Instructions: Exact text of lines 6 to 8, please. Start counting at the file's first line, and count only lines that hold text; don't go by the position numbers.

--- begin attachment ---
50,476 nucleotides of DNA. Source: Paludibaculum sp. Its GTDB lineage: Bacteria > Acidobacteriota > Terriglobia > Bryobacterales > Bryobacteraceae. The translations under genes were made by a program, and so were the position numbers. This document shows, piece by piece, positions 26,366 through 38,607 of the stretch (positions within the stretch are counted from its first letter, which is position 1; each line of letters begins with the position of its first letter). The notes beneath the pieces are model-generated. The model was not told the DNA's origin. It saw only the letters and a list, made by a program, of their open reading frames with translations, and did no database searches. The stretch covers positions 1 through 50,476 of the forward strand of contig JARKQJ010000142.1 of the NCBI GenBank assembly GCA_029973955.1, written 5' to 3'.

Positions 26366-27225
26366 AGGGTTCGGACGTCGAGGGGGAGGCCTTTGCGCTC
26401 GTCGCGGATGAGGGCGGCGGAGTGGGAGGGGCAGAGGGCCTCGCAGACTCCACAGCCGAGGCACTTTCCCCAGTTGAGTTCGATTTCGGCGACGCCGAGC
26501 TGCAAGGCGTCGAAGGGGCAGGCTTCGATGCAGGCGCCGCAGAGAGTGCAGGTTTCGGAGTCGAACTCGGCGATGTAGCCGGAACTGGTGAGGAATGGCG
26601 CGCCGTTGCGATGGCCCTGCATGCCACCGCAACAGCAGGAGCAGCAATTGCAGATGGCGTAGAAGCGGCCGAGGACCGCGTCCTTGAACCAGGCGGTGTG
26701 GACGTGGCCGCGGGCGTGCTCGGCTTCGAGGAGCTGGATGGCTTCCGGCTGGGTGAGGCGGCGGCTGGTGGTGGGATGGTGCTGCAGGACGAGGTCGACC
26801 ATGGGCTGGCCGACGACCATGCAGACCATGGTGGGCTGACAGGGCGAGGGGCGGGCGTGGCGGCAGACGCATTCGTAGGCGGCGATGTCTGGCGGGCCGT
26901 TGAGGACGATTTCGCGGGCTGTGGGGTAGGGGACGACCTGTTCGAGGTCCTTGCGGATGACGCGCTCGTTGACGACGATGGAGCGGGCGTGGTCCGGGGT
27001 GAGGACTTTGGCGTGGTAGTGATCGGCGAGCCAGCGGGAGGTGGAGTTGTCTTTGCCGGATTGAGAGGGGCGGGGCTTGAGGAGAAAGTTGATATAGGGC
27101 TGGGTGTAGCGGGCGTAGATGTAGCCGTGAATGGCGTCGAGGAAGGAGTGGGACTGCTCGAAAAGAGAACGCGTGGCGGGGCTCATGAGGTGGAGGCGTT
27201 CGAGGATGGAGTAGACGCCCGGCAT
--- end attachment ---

26601 CGCCGTTGCGATGGCCCTGCATGCCACCGCAACAGCAGGAGCAGCAATTGCAGATGGCGTAGAAGCGGCCGAGGACCGCGTCCTTGAACCAGGCGGTGTG
26701 GACGTGGCCGCGGGCGTGCTCGGCTTCGAGGAGCTGGATGGCTTCCGGCTGGGTGAGGCGGCGGCTGGTGGTGGGATGGTGCTGCAGGACGAGGTCGACC
26801 ATGGGCTGGCCGACGACCATGCAGACCATGGTGGGCTGACAGGGCGAGGGGCGGGCGTGGCGGCAGACGCATTCGTAGGCGGCGATGTCTGGCGGGCCGT